An Overview of Handgun Calibers, Ballistics, and Stopping Power
Trying to put an end to the endless confusion
The subject of Handgun Calibers, Ballistics, and Stopping Power has been a topic of discussion – and often, heated arguments – among firearms enthusiasts for as long as there have been firearms and enthusiasts themselves.
The moment we begin the discussion of caliber and caliber choices, you can hear the age-old rumblings of the ongoing debate between 9mm vs 45, vs 10mm vs 357, etc etc ad nauseum.
We are not going to delve into that discussion; not now anyway. Hopefully, not ever.
In preparation for the day when we do, it's important to first understand the terminology, and second, to have a rudimentary grasp of the physics behind it all: ballistics.
People have devoted entire careers to understanding ballistics. Whole industries are built around the development and production of guns and ammunition that perform to maximum effectiveness for particular situations, and often utilize new handgun calibers. The science behind all this is astoundingly complex, utterly fascinating, and often quite incomprehensible to those of us who are not MIT graduates.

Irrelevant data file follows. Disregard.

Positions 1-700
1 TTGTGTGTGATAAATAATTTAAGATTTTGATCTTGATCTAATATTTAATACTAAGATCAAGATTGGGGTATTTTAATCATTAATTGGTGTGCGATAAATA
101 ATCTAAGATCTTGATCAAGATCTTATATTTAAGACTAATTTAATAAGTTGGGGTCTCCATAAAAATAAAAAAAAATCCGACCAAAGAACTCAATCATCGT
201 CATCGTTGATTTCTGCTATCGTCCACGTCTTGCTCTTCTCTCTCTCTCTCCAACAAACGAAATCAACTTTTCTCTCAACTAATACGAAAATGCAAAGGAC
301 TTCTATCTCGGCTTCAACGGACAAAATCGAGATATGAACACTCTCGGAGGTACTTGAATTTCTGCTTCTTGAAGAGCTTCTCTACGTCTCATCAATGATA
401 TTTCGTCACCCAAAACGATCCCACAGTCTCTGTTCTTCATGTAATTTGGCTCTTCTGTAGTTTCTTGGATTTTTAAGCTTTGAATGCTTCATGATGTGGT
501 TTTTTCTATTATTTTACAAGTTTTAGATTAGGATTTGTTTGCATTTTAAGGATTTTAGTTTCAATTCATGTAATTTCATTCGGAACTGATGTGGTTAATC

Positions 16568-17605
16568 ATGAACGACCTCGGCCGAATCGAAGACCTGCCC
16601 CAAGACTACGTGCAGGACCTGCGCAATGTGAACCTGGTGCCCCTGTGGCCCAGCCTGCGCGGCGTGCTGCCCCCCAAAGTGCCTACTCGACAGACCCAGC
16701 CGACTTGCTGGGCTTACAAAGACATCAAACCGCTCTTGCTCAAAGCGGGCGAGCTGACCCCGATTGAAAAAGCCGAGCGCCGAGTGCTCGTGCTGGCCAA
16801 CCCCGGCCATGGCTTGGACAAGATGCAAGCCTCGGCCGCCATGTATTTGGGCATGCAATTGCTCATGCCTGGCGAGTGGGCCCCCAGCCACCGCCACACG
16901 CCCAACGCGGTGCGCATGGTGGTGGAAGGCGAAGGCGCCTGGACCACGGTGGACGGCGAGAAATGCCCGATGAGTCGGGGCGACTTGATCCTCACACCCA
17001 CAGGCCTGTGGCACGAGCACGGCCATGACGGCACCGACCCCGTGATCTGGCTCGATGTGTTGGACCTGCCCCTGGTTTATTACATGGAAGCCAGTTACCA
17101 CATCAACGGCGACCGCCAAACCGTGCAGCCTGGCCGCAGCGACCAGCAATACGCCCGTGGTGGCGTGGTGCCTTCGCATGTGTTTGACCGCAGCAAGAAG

Pistol Caliber Ballistics Data
Pistol Caliber Is Not All It's Cracked Up to Be.
As you can see in the chart below, there's not a tremendous difference among the major pistol calibers listed. None of the pistol calibers approach the capacity of a rifle. Period.
Note the bottom entry: a .22 caliber rifle. This bullet is one half the weight of any of the pistol calibers, yet it produces three and four and five times the amount of energy. The reason: its velocity is triple that of any of the pistols. The reason for the increased velocity: lightweight bullet in a long barrel.
It's clear that the weight of the bullet matters, but velocity has more influence than weight on the energy produced. Weight and velocity work together in the formula of 'stopping power,' and they have an influence on each other.
Lighter bullets travel faster, while heavier bullets need more powder to reach adequate speed, which makes the gun produce more felt recoil (kick) when fired, which makes follow up shots more difficult. So you can see that the ongoing debates of perfect caliber will go on forever. Ultimately, your choice of caliber will come down to a matter of personal preference.